Supporters of a democratic Burma have for decades adhered to a non-violent approach in order to secure some form of democratic processes in a nation ruled by murderous thugs who use violence in order to enforce their will. An organizer of last September’s failed uprising told the British newspaper, the Guardian, “There is a very real debate among us about how to begin a more sustained armed struggle. We are ready for that kind of action, if we can get the supplies and training we need.” Speaking from exile in Thailand, Soe Aung, the chief spokesperson for the National “Council of the Union of Burma(NCUB) which represents several groups, admitted “some are considering violent means… the Burmese people are not that kind of people, there has been a real change.”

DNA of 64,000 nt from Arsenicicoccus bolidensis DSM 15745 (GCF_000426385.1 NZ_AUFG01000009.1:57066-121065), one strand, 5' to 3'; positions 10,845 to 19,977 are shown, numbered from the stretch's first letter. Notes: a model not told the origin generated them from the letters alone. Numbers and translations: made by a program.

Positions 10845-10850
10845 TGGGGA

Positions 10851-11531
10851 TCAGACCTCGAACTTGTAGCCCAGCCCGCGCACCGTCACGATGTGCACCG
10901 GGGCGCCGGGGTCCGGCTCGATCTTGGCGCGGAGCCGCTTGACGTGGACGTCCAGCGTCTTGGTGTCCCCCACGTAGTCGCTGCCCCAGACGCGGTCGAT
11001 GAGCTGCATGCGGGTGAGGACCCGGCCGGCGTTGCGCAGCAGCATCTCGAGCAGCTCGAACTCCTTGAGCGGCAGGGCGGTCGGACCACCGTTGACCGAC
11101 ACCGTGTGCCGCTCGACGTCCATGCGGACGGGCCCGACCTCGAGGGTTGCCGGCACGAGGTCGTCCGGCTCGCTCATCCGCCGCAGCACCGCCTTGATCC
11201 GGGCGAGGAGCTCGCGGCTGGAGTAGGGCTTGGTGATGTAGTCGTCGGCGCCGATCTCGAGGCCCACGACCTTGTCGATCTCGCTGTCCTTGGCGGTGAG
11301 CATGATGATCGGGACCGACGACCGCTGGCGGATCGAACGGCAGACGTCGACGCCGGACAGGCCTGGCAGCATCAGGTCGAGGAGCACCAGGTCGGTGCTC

Soe Aung admitted his group is able to receive assistance from the US State Department funded, National Endowment for Democracy, and the United States is “doing the most for the opposition. There has been real success in training and forming an underground movement through religious organizations and monastic organizations. These provide the best cover inside Burma.”
American aid undoubtedly has been provided in the form of access to the Internet and to the media, but utilization of religious organizations for armed resistance raises many issues. This is not to say at some point the Burmese people may decide to resort to violence, but including religious groups might be a mistake.